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7. Presentation

Key Concepts

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image quality

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Institutions have constrained file size by reducing resolution, bit depth, and/or by applying compression. The goal is to speed delivery to the desktop without compromising too much image quality. Scaling refers to the process of creating access versions from a digital master without having to rescan the source document. The program and scripts used for scaling will affect the quality of the presentation. For instance, scaling can introduce moiré in illustrations, such as halftones, when resolution is reduced without attention paid to screen interference.

Effects of Scaling on Image Quality: The left image is scaled by using a blur filter, resizing, and reducing the bit depth. The right image is scaled without the use of blur filter, resulting in moiré.

Scaling programs are also used to reduce the bit-depth of an image and different processes result in substantially different quality.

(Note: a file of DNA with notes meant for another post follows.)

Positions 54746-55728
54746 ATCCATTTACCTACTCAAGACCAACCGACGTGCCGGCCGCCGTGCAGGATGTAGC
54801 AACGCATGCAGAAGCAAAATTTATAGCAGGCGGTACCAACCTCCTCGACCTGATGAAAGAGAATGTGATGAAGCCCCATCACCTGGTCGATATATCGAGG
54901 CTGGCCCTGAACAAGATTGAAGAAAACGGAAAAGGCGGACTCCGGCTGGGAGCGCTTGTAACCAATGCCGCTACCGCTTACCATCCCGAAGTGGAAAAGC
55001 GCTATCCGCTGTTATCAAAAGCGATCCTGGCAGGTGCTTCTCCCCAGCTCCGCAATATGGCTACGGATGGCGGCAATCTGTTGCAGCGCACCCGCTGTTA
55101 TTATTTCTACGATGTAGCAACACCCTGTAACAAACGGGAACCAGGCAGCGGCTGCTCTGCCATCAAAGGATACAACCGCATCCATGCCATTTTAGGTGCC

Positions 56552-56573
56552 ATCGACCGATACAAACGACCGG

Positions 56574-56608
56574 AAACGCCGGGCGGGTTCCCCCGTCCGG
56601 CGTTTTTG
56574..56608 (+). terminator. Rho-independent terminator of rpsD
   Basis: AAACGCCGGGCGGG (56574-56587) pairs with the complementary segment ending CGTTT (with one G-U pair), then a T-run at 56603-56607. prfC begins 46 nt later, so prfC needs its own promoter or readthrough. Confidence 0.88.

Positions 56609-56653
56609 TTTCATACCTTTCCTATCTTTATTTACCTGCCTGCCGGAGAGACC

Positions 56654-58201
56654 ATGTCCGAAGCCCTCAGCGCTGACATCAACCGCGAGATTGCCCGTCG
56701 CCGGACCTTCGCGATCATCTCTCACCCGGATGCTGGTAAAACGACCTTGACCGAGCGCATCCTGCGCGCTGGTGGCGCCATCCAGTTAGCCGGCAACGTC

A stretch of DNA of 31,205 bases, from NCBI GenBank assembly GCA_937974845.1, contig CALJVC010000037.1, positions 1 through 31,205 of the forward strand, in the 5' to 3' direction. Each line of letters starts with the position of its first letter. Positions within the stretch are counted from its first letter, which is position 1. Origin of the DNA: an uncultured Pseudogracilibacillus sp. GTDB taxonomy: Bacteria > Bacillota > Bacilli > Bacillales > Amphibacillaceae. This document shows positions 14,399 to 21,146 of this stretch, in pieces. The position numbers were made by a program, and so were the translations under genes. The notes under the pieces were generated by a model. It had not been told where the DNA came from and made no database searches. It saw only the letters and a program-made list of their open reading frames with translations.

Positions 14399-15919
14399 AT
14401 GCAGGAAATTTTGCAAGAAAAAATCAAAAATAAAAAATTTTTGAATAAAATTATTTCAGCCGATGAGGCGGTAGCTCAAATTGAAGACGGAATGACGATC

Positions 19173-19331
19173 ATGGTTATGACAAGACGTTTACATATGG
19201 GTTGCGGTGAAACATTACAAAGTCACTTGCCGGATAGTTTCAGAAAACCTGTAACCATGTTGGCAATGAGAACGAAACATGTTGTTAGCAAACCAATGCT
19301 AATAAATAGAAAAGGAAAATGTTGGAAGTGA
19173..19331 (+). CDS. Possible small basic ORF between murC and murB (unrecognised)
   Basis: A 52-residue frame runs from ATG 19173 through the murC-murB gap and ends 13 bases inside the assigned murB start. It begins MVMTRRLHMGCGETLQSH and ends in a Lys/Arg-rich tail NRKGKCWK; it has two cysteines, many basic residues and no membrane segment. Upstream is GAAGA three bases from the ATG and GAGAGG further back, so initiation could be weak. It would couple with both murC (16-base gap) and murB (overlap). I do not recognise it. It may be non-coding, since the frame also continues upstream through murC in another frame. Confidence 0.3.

Effects of Scaling Programs: Note the image quality difference between these two derivatives created by different conversion software.

Several Web sites listed at the end of this section provide helpful information on scaling programs, optimizing graphics, and choosing file formats to enhance image quality. Consider also whether the program offers batch processing and user-defined scripting capabilities, and get a sense of the total processing times. Minutes spent on one image quickly add up to days, weeks, and months, depending on the size of your image collection.

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